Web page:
Sneaking in through the Doggie Door
We have always had an alarm system in our home since one of our neighbors had a break-in a few years ago. The alarm system was controlled and monitored by people miles away. But if the alarms detected one of our doors or windows opening when we weren’t home, the alarm signaled the people who monitored the system to notify us and the authorities. It worked well — at least until one Sunday afternoon, we discovered the alarm didn’t tell us someone had broken into the house, but that there was motion in the kitchen and living room. The dogs were too low to the ground to set off the alarm, so the company informed us that someone was in the house. Confused? So were we.
By the time we (and the sheriff) got to the house, we saw nothing missing, and the alarm was re-set. The alarm system said there was movement in the living room. Our walkout basement door was ajar, but was not detected. What was the conclusion? The kids from next door had come in through the doggie door in the sunroom and decided to leave via the basement door and left before causing any trouble.
That alarm system is a kind of stewardship. It is a safeguard against anyone taking our possession without permission – unless of course they gain entry through the doggie door. Stewardship is our subject for this month. “Oh, no! He’s going to talk about money again!” No – stewardship is not only about money. Silver and gold and US Script is only a small part of that, but God’s Word has a larger meaning of stewardship that isn’t limited to money.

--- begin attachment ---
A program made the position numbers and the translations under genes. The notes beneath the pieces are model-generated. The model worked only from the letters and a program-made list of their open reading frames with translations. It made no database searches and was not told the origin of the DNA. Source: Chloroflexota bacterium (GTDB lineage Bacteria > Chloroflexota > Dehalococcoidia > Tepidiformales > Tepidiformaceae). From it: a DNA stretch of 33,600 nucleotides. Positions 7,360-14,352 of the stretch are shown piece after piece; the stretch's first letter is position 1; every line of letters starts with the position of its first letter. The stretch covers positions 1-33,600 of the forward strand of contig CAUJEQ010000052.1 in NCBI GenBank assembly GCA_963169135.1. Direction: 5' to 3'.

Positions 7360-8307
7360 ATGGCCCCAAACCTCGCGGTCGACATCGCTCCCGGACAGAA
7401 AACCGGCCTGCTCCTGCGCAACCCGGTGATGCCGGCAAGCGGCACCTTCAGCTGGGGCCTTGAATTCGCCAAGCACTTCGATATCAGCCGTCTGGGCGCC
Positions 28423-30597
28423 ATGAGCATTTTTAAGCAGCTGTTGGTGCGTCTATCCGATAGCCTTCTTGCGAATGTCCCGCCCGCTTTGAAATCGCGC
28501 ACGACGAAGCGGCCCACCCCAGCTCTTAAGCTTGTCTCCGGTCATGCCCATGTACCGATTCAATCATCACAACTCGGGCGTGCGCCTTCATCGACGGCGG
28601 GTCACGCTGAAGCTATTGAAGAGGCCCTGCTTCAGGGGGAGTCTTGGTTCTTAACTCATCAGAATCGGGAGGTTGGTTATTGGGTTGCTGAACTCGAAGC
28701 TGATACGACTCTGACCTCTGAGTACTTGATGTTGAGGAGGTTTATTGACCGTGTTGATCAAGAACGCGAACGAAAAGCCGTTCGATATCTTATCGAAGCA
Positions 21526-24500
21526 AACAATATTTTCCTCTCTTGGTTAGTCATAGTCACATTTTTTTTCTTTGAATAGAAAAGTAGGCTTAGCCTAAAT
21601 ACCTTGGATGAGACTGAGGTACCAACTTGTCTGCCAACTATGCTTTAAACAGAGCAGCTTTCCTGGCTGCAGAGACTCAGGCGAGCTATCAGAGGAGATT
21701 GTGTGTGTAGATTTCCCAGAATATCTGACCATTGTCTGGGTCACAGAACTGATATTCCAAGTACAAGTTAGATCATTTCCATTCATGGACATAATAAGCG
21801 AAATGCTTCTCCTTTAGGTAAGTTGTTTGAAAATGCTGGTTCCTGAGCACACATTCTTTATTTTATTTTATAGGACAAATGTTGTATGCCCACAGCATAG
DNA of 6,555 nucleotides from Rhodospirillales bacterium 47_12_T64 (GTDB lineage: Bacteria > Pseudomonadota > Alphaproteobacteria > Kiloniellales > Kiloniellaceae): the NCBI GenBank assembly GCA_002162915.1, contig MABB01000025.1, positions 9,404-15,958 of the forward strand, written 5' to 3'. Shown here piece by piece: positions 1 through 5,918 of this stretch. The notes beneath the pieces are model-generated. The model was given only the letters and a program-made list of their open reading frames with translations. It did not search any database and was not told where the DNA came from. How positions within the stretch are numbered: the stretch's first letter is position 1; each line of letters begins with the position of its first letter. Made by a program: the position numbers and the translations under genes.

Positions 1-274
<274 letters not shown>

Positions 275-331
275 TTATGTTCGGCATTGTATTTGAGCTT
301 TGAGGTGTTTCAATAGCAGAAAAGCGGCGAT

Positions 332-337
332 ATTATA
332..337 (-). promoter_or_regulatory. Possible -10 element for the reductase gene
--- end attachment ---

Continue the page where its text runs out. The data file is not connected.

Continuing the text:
In the Old Testament, the title of “Asher” was given to a person who was in charge of safeguarding the possessions of the kings and princes. It wasn’t just silver and gold, but all possessions that belonged to the kingdom (I Chronicles 28:1). Their sole responsibility (at the risk of their own life) was the safekeeping of everything that was the king’s possessions.
Jesus, St. Paul and St. Peter spoke about this concept of stewardship calling every Christian to be entrusted with the safekeeping of the possessions of the Kingdom and everything that belongs to the King. St. Peter explains, “Therefore be self-controlled and sober-minded for the sake of your prayers. Above all, keep loving one another earnestly, since love covers a multitude of sins. Show hospitality to one another without grumbling. As each has received a gift, use it to serve one another, as good stewards of God’s varied grace: whoever speaks, as one who speaks oracles of God; whoever serves, as one who serves by the strength that God supplies—in order that in everything God may be glorified through Jesus Christ. To him belong glory and dominion forever and ever. Amen.” (I Peter 4:8b-11, ESV)
In I Corinthians, St. Paul makes it clear what responsibility the stewards of God’s mysteries must have: So let no one boast in men. For all things are yours, whether Paul or Apollos or Cephas or the world or life or death or the present or the future—all are yours, and you are Christ’s, and Christ is God’s. This is how one should regard us, as servants of Christ and stewards of the mysteries of God. Moreover, it is required of stewards that they be found faithful.” (I Corinthians 4:1ff, ESV)
In the Gospel of Luke, Jesus explained the idea of stewardship (perhaps with a little of a jaded example of the unfaithful steward) that applies to all possessions. “Give an accounting of your stewardship,” the unfaithful servant was told. It was his management of all the goods entrusted to his management that was being questioned. The Greek word used in the New Testament makes this clear: we are the oikonomos – the keeper of the things that belong to the house of the Lord.